Written at Copenhagen Airport after an easy check-in and relaxed period in the airport lounge. Completed a couple of weeks later at Paradise Bay, Mamaris, Turkey and despatched to silicon.com from a free wi-fi site in Bozburun.
Everywhere I go people and organisations seem obsessed with risk-analysis and assessment. They seem to dedicate huge resources trying to anticipate what might go wrong and the follow-on consequences.
Often it appears, on the face of it anyway, that the analysis process has an overall cost that rivals the subject matter and all associated risk potential. Worst of all, the potential risks identified – no matter how small and unlikely – may be used as an excuse for inaction and/or indecision. To my mind it just doesn’t seem to be right in a world so rich in opportunity!
So my question is: where are all the people doing the opportunity analysis? And where are those concerned with the opportunity/risk ratio?
We hear a lot about the supposed risks from mobile phones but nothing about the benefits. Similarly for GM crops, centralised power generation, nuclear instrumentation and numerous medications and medical treatments. All the emphasis seems to be placed on the side of insignificant risks to the detriment of huge gains that are subsequently lost.
What has gone wrong? Is it the media’s love of the pessimistic disaster scenario and the ‘you’re all going to die’ message? Or is it the risk of litigation? The influence of politics? Or has society become so simple-minded that it is no longer able to balance risk and opportunity, cost and benefit? Perhaps it is a combination of all of these and every detrimental aspect of modern education!
You would think that with the advance of IT and networks that we would have become collectively smarter across the board but in some areas it seems not to be the case. Among the decision makers, smartness seems to be increasingly selective and limited. Whilst the professions and individual groups have benefited enormously from the ‘e-revolution’, society as a whole may indeed have become relatively dumber compared to the overall uplift engendered.
Searching the web I have found plenty of sites relating risk – or opportunity – with cost and benefit but nothing that gives a comprehensive compendium of common cases with figures couched in a way that is easy to digest and understand. In fact, there seems to be many more sites devoted to bemoaning the fact that society has a very poor understanding of risk than those trying to address or fix the problem.
It is difficult to comprehend the decisions of parents who put their children at great risk on the basis of a scare story in the press such as the MMR vaccine, which was based upon pretty shaky evidence, and more especially when the downside risk is so great. On a statistical basis there is little doubt that their decisions will see some serious casualties and a lot of heartache. This type of situation is also reflected in government and industry where overreaction to the insignificant seems to have become the dominant mode.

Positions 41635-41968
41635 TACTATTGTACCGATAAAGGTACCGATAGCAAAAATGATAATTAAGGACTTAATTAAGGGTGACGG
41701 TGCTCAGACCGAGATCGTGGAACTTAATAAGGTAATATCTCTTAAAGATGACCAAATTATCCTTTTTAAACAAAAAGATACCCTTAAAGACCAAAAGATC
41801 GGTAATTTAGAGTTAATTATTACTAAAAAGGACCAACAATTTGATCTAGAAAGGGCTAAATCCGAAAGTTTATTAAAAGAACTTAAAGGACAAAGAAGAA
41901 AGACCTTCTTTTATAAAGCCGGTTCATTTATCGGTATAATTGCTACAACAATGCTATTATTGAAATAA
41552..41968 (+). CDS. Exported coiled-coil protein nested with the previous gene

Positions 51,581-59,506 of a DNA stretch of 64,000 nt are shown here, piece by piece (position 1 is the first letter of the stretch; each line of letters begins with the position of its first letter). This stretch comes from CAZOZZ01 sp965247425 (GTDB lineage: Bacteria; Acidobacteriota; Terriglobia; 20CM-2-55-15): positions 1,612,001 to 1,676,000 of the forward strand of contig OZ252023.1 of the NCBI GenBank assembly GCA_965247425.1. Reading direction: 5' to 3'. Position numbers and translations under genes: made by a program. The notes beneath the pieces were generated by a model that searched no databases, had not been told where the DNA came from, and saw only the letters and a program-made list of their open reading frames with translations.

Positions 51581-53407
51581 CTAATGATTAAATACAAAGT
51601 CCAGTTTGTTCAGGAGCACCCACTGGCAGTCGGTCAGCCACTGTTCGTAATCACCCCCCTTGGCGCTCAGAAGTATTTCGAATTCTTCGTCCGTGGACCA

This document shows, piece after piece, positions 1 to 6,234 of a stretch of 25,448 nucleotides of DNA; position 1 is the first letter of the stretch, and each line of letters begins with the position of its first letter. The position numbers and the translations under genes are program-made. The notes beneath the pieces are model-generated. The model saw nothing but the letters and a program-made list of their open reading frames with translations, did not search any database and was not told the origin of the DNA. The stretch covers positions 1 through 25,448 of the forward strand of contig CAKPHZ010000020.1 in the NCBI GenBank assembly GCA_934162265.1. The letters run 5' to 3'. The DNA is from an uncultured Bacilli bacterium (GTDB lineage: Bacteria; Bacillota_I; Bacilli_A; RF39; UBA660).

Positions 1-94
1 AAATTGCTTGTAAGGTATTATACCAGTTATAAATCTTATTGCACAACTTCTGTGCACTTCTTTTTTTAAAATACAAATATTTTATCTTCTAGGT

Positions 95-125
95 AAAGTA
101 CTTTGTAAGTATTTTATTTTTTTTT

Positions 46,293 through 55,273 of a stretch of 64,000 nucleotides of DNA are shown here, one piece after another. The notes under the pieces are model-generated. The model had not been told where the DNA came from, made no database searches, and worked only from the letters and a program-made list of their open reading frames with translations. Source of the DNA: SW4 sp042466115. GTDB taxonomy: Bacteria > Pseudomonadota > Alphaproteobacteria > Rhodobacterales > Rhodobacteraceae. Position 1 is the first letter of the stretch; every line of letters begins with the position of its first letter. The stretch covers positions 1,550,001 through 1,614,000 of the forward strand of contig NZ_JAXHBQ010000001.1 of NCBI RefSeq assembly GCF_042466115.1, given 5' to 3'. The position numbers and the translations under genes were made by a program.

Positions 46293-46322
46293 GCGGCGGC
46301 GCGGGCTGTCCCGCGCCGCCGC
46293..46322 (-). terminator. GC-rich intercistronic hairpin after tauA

Perhaps then there is an opportunity here for a website or general tool-set that points out the most commonly reported and feared risks, relative to, say, crossing the road. And then goes on to assess risk in a way and language we can all understand and enjoy.
A scare story that says the risk of thrombosis increases three-fold with the contraceptive pill does a great disservice to everyone by not explaining that a risk increase from (approximately) one in 50,000 to three in 50,000 really is a ‘zip risk change’ and presents no extra risk at all compared to pregnancy and child birth!
In our schools the significant skill-building classes on woodwork, metalwork, technology and science where students would learn to safely use a forge, pillar drill, lathe, milling machine, welding torch, soldering iron and many more ‘lethal instruments’ have been replaced by ‘Mickey Mouse’ classes that only involve things that are safe.
An unintended consequence is that our (now) ignorant 18-year-old students go to the tool store and buy everything they wish. Shortly afterwards they finish up in the local hospital casualty unit with cuts, burns and worse that could have been avoided if only they had been educated in the use of tools and safe working practices.
The tragedy is we are creating one generation after another which are more and more disconnected from real risks. It has simply been removed from their lives by over-protective institutions throughout their formative years and beyond.
What was an everyday experience for my generation has now become an adventure. People drive cars, cross the road, engage in sporting activities every day and they generally assess the risks correctly on the fly. If only we could get them to do it sensibly and responsibly in other aspects of their home and working lives, both on and off the screen.